The VSH Anesthesia service is led by board certified veterinary anesthesiologist, Melanie Jarrett. Dr. Jarrett oversees a highly skilled nursing team, some who have achieved specialty certification in anesthesia by the nationally recognized veterinary technician specialty association.
The primary goal of the VSH Anesthesia service is to provide safe, high-quality anesthesia, specifically tailored to your pet. Dr. Jarrett and her team are trained to anticipate, identify, and handle any concerns associated with each anesthetic event. Every patient anesthetized at VSH has a dedicated anesthesia nurse caring for them before, during, and after each anesthetic procedure to ensure utmost comfort and safety. For patients not requiring general anesthesia, Dr. Jarrett routinely collaborates with the other VSH specialists on sedation and analgesic plans.
On the day of surgery, Dr. Jarrett is also available to meet with you and discuss any of your concerns regarding your pet’s care.
What is a board-certified anesthesiologist?
A veterinary anesthesiologist has completed advanced training after veterinary school to become a specialist. This training consists of a minimum of a 1-year internship followed by a 3-year residency program that meets guidelines established by the American College of Veterinary Anesthesia and Analgesia (ACVAA).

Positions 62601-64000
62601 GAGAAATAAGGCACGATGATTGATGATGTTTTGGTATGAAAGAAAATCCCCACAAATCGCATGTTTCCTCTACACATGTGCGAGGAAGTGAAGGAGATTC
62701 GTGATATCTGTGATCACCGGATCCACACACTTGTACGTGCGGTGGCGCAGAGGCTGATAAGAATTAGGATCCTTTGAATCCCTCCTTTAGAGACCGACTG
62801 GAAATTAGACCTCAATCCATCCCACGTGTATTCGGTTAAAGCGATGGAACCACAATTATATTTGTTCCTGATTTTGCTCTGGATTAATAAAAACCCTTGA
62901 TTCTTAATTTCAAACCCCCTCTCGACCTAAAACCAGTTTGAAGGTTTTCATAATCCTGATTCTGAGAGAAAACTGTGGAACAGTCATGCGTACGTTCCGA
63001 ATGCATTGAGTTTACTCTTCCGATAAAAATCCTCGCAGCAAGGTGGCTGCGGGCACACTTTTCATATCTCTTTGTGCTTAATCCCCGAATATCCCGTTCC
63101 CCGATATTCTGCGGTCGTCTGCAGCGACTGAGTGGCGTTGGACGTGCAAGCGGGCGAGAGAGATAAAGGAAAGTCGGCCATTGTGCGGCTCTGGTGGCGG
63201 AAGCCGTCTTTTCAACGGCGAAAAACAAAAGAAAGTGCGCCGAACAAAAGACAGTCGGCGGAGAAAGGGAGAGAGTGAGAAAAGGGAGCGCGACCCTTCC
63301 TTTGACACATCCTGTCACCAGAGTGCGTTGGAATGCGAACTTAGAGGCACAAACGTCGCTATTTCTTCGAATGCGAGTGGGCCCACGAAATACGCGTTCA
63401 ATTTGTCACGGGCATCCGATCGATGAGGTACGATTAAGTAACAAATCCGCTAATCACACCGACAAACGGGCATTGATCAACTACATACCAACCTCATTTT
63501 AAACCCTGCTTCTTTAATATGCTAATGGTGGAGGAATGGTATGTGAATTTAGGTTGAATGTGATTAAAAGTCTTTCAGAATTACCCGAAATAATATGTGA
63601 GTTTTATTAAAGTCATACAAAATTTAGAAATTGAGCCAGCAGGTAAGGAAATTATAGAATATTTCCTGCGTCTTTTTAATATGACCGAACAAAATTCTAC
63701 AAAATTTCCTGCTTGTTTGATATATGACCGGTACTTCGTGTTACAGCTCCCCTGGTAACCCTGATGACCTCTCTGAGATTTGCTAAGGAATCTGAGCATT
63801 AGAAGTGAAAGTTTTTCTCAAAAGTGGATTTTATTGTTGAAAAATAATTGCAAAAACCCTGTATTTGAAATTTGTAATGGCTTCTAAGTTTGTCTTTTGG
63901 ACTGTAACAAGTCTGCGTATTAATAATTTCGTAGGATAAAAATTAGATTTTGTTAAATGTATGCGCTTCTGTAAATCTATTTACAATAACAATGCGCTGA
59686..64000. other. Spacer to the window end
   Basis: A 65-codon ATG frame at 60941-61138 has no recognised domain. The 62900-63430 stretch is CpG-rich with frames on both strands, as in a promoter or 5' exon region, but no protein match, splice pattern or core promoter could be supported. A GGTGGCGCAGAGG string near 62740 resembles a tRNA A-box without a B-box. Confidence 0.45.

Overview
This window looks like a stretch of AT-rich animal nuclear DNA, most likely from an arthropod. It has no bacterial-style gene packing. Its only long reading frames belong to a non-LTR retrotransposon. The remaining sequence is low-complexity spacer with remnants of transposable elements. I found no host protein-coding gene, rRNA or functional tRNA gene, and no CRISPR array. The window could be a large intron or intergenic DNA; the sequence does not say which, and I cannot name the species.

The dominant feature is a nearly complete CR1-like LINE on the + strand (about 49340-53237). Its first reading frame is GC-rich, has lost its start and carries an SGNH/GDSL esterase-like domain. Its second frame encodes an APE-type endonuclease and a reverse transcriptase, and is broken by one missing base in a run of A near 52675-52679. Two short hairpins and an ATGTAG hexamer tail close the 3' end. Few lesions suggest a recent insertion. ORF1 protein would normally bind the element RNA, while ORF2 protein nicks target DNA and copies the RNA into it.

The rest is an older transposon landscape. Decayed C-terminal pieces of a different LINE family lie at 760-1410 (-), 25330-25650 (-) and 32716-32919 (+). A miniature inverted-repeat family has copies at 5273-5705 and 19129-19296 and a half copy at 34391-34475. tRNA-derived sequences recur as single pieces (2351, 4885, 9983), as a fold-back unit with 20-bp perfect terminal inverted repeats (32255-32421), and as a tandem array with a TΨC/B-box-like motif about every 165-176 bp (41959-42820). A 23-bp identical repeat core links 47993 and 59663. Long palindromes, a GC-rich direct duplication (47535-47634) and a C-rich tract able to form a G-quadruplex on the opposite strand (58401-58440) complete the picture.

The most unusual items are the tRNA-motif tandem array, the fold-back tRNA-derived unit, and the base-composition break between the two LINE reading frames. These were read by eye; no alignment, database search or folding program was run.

During a residency, there are specific training and caseload requirements that must be met. In addition to these requirements, applicants must perform research that is published in a scientific journal and then pass a rigorous written and oral examination.
Why does my pet need an anesthesiologist?
Whenever an animal undergoes a procedure, there is always risk of complications, both during and after anesthesia. Some patients have a higher risk due to concurrent illness, injury, or type of procedure being performed. For these patients, our Anesthesia service can offer advanced monitoring, blood transfusions, an extensive pharmacy, and alternative anesthetic techniques to create the safest anesthesia experience for your pet.
Patients that may benefit from having specialty anesthesia care:
- Neonatal pets
- Geriatric pets
- Pets with existing heart, kidney, and liver disease
- Pets with endocrine and metabolic disorders for example: diabetes, hyperthyroid, hypothyroid, and Cushing’s disease
- Critically ill pets
- Pets who have recently sustained a trauma
- Pets undergoing complicated, or highly invasive procedures